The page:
Manufacturers continue to tell Congress that failure to renew the expired tax provisions typically contained in the “tax extenders” package creates unnecessary uncertainty and sidelines business investments. Now, even the agency responsible for carrying out U.S. tax laws is joining the debate.
Stating he is “concerned” that Congress will likely not approve a tax extenders package until later this year, John Dalrymple, the IRS deputy commissioner for services and enforcement, said this week that he hopes Congress will pass extenders as soon as possible to give the agency enough time to make the necessary systems changes for the tax filing season.
The NAM has long been pushing Congress to act ASAP to renew the expired tax provisions since the absence of the R&D tax credit, enhanced Section 179 expensing, bonus depreciation and other important tax incentives are having a negative impact right now. Without these incentives in place and without a clear view of when and for how long they will be renewed, manufacturers cannot incorporate new investments into their future business plans. Since investments translate into production and expansion, every day that goes by without these incentives in place is a missed opportunity for growth in manufacturing and in turn, the U.S. economy.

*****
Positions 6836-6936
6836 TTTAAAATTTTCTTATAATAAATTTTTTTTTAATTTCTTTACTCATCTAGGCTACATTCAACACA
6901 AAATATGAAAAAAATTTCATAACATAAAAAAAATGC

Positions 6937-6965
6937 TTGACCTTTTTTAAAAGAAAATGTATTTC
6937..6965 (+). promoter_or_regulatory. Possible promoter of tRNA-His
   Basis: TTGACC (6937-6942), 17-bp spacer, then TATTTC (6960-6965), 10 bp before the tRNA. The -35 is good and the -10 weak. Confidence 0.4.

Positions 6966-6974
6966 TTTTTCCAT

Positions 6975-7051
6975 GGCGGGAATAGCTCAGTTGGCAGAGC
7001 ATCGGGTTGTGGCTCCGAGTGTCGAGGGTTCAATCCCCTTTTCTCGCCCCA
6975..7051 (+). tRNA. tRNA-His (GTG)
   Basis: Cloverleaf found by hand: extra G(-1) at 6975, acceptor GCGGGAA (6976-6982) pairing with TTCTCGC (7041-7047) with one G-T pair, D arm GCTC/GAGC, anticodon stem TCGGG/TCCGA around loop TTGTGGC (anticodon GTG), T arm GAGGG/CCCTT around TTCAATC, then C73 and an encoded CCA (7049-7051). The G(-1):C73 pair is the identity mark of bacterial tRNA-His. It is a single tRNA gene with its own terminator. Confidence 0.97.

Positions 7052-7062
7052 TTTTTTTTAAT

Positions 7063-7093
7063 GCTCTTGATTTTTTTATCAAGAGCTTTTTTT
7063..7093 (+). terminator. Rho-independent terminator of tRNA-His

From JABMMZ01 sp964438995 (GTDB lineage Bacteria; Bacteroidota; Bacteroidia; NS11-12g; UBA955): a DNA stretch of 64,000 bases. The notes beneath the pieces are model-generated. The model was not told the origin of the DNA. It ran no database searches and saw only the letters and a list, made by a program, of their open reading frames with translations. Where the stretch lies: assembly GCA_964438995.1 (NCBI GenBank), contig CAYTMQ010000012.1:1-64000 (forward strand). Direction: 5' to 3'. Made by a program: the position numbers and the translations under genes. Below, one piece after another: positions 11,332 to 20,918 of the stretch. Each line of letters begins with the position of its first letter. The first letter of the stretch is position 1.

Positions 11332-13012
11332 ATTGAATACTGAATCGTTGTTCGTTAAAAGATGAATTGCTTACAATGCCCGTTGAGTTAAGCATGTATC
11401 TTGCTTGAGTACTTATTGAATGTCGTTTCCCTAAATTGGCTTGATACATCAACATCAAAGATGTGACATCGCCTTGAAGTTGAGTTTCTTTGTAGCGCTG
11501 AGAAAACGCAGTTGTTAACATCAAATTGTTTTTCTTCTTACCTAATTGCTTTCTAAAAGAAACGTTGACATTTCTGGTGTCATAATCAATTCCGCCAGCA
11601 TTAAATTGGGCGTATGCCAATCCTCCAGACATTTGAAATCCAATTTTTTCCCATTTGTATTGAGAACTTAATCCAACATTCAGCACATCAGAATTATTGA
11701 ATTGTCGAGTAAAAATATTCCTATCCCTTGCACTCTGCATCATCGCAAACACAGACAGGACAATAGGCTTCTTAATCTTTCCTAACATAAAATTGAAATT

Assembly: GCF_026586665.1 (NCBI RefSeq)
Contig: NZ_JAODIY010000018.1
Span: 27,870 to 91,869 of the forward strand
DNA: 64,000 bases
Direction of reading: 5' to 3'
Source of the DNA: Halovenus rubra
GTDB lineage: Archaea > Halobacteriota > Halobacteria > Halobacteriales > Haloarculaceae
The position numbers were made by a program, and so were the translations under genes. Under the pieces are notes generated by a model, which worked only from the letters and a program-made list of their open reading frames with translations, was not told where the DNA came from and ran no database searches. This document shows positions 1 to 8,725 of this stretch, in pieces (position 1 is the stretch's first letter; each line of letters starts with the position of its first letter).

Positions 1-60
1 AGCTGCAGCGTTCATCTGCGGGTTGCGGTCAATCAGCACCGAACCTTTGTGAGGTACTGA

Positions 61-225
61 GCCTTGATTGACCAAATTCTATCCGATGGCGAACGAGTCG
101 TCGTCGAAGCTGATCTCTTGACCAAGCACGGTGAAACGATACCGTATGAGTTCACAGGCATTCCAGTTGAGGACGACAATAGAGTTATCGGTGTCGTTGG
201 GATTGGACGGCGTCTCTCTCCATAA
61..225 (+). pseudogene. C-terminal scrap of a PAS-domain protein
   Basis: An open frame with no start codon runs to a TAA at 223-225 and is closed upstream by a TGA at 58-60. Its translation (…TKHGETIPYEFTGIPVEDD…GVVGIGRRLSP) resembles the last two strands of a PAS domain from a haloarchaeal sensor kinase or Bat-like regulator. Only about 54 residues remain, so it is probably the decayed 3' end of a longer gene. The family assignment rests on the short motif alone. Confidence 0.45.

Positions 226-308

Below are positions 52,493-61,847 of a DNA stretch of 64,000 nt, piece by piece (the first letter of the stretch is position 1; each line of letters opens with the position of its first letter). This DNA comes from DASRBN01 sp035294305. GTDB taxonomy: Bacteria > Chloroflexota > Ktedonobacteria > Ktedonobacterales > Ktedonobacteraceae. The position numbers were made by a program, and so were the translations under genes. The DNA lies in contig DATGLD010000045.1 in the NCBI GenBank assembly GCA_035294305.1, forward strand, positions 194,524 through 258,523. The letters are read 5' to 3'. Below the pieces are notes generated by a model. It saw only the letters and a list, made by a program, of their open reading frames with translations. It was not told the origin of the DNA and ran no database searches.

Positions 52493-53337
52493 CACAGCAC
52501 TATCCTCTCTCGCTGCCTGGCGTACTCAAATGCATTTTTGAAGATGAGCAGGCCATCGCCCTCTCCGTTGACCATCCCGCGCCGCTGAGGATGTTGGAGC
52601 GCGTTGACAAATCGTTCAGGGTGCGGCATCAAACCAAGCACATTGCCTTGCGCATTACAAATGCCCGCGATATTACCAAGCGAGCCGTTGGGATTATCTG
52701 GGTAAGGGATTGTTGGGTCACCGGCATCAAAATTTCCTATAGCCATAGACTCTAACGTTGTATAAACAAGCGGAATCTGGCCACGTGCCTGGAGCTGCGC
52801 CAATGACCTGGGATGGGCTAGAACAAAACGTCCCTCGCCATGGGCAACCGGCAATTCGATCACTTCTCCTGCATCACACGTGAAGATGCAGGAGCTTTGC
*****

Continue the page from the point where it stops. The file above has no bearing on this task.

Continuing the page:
The House has already acted to make permanent several pro-manufacturing tax provisions typically found in the extenders package, but the Senate has not yet passed their extenders bill, the EXPIRE Act. Earlier this year, the NAM joined over 150 organizations in writing to Senators in support of the bill, and continues to meet with Congress to urge that the expired tax provisions be reinstated as soon as possible. After all, eight months is far too long for the U.S. to be sitting on the sidelines while our global competitors continue to incentivize productive business investments.